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Western oriole

Western oriole
Scientific classification Edit this classification
Domain: Eukaryota
Kingdom: Animalia
Phylum: Chordata
Class: Aves
Order: Passeriformes
Family: Oriolidae
Genus: Oriolus
Species:
O. brachyrynchus
Binomial name
Oriolus brachyrynchus
Swainson, 1837
Synonyms
  • Oriolus brachyrhynchus

The western oriole (Oriolus brachyrynchus), or western black-headed oriole, is a species of bird in the family Oriolidae that is native to Africa. The adult upperparts are yellow-olive, and the underparts are yellow in colour. It is rated as a species of least concern on the International Union for Conservation of Nature Red List of Endangered Species.

Taxonomy and systematics

The western oriole was first described in 1837 by the English ornithologist William John Swainson.[1] Alternate names for the western oriole include the black-headed oriole (not to be confused with another species of the same name, Oriolus larvatus) and greenish-backed oriole. Two subspecies are recognized:[2]

  • West African black-headed oriole (O. b. brachyrynchus) – Swainson, 1837: Found from Guinea-Bissau to Togo and Benin
  • Cameroon black-headed oriole (O. b. laetior) – Sharpe, 1897: Found from Nigeria to western Kenya, south-central Democratic Republic of Congo and northern Angola

According to the genetic data, the western oriole and the green-headed oriole (Oriolus chlorocephalus) are sister species.[3]

Description

The western oriole measures 21 centimetres (8.3 in) in length, and weighs 42 to 57 g (1.5 to 2.0 oz).[3] The adult upperparts are yellow-olive in colour; the head to upper breast is black, and the periphery of the wings has a small white patch. It has a brownish pink beak. The underparts are yellow. The tail feathers are black and have broad yellow tips.[4]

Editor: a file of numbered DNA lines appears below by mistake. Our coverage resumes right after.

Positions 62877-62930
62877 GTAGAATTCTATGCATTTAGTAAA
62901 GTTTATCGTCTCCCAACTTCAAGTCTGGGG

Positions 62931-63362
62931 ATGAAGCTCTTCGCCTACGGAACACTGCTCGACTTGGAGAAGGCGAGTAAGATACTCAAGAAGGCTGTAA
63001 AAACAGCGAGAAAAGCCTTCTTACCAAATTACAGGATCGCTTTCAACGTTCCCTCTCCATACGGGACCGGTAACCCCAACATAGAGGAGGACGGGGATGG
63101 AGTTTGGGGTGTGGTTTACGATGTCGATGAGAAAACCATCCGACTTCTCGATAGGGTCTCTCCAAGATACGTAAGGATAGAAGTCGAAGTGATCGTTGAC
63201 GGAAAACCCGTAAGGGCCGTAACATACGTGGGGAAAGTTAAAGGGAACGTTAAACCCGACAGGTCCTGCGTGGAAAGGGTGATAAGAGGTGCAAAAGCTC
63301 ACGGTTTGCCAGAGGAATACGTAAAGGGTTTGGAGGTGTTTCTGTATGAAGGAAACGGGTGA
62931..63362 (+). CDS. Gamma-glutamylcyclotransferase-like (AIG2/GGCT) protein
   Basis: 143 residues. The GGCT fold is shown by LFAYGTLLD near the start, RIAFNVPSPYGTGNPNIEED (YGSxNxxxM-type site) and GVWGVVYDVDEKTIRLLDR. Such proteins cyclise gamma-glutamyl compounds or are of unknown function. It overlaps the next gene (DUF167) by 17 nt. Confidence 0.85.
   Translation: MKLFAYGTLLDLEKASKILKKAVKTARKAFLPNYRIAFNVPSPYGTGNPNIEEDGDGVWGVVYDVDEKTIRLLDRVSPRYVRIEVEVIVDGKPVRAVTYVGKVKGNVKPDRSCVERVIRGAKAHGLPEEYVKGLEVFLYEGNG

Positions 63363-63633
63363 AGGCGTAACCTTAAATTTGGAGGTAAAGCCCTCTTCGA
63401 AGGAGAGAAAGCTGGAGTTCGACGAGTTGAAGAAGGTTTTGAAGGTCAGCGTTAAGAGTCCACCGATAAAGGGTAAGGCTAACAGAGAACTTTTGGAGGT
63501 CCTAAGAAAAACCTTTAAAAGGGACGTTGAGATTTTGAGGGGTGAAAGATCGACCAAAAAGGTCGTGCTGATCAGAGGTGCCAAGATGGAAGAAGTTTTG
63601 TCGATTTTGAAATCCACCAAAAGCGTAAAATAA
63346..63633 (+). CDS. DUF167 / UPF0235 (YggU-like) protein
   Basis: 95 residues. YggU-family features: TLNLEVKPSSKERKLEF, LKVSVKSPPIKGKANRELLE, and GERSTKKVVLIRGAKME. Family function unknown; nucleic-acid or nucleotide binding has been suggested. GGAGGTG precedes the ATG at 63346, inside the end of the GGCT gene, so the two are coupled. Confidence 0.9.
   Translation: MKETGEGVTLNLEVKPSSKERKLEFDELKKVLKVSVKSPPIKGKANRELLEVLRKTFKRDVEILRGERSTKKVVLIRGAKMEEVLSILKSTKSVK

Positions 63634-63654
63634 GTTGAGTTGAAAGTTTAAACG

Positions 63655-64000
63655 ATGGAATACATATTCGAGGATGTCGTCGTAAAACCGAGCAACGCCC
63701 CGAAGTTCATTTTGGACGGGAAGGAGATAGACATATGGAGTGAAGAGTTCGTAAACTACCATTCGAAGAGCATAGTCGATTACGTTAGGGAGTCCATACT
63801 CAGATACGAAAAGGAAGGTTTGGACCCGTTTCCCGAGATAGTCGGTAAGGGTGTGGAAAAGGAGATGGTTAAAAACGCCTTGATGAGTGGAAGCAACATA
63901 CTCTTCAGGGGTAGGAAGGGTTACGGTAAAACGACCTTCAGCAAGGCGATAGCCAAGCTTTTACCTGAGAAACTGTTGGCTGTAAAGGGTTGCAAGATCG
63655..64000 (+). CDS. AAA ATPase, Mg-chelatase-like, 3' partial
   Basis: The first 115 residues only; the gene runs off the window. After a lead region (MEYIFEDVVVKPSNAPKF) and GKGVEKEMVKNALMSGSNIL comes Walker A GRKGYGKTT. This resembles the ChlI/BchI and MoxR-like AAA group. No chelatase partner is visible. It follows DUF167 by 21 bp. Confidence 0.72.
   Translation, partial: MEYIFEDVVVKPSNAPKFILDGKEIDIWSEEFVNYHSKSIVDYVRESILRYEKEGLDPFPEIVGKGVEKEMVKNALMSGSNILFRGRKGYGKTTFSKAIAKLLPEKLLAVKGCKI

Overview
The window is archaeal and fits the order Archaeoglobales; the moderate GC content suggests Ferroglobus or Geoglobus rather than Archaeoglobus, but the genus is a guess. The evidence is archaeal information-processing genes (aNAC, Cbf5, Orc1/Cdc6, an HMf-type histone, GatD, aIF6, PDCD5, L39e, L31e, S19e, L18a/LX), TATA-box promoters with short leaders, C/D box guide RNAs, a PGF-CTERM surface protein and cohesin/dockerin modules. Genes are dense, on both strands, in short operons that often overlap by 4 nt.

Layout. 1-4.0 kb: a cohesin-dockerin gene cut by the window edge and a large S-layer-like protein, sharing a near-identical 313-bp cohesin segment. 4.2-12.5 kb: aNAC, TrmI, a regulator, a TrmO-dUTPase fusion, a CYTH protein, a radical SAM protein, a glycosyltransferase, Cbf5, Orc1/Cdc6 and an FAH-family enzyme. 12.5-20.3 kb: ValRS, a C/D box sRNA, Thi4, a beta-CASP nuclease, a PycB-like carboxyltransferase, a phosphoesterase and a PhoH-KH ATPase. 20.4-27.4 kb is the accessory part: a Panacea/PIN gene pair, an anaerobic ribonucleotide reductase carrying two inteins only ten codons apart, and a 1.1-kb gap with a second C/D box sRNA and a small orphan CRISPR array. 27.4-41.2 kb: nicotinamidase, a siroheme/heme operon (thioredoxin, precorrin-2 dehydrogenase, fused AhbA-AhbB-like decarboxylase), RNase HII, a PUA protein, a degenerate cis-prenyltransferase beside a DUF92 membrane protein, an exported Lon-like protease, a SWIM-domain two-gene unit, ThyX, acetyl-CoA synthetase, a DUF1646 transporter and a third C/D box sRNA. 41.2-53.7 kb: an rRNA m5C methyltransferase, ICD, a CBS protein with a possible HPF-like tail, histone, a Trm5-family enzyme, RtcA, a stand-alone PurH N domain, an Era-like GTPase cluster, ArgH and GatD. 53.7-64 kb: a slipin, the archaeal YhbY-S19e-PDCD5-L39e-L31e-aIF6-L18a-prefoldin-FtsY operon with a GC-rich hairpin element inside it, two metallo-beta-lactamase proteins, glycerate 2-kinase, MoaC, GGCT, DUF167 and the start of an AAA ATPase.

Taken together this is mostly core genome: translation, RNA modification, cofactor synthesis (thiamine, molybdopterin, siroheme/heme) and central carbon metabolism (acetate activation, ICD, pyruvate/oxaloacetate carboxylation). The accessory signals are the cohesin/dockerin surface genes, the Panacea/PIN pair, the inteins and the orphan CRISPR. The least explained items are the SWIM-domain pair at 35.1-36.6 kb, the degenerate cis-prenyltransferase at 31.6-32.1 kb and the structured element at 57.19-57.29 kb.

The juvenile has olive upperparts. The head is olive, and the throat is streaked with yellow. It has a dusky beak, and black streaked breast.[4]

It has a variety of fluty vocalizations such as uoo-uoo, uoo-dleeo, tioolioo, whee-whooliu, whoolioo, and too-too-tuloo which normally have detached notes, and are lower pitched than those of the black-winged oriole (Oriolus nigripennis). It also emits a harsh whit-cheeew-cheeew.[4]

Distribution and habitat

The western oriole is native to the rainforests of Sierra Leone, Guinea, Liberia, Ivory Coast, Benin, and Ghana.[5]

It is found in western and central Africa. It lives either individually or in pairs in canopies of lowland primary forests, secondary forests, forest clearings with shrubs, and forest edges.[3][4]

Status and conservation

Since 1988, the western oriole has been rated as a species of least concern on the IUCN Red List of Endangered Species. This is because it has a very large range and because its population is thought not to have declined by 30% over ten years or three generations. Although the population size has not been measured, it is thought to be more than the threshold required to warrant it a vulnerable rating. Habitat loss is one reason for its population decline.[1]

References

  1. ^ a b c BirdLife International (2018). "Oriolus brachyrynchus". IUCN Red List of Threatened Species. 2018: e.T22706410A130377125. doi:10.2305/IUCN.UK.2018-2.RLTS.T22706410A130377125.en. Retrieved 17 November 2021.
  2. ^ "IOC World Bird List 7.1". IOC World Bird List Datasets. doi:10.14344/ioc.ml.7.1.
  3. ^ a b c Walther, B.; Jones, P. (2017). del Hoyo, Josep; Elliott, Andrew; Sargatal, Jordi; Christie, David A; de Juana, Eduardo (eds.). "Western Black-headed Oriole (Oriolus brachyrynchus)". Handbook of the Birds of the World Alive. Lynx Edicions. doi:10.2173/bow.wbhori1.01. S2CID 216380835. Archived from the original on 2017-09-15. Retrieved 2017-09-15.
  4. ^ a b c d Borrow, Nik; Demey, Ron (2013). Field Guide to the Birds of Ghana. Bloomsbury Publishing. p. 280. ISBN 9781408189023.
  5. ^ Mason, Paul; Allsop, Jake (2009). The Golden Oriole. A&C Black. p. 30. ISBN 9780713676839.
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Western oriole
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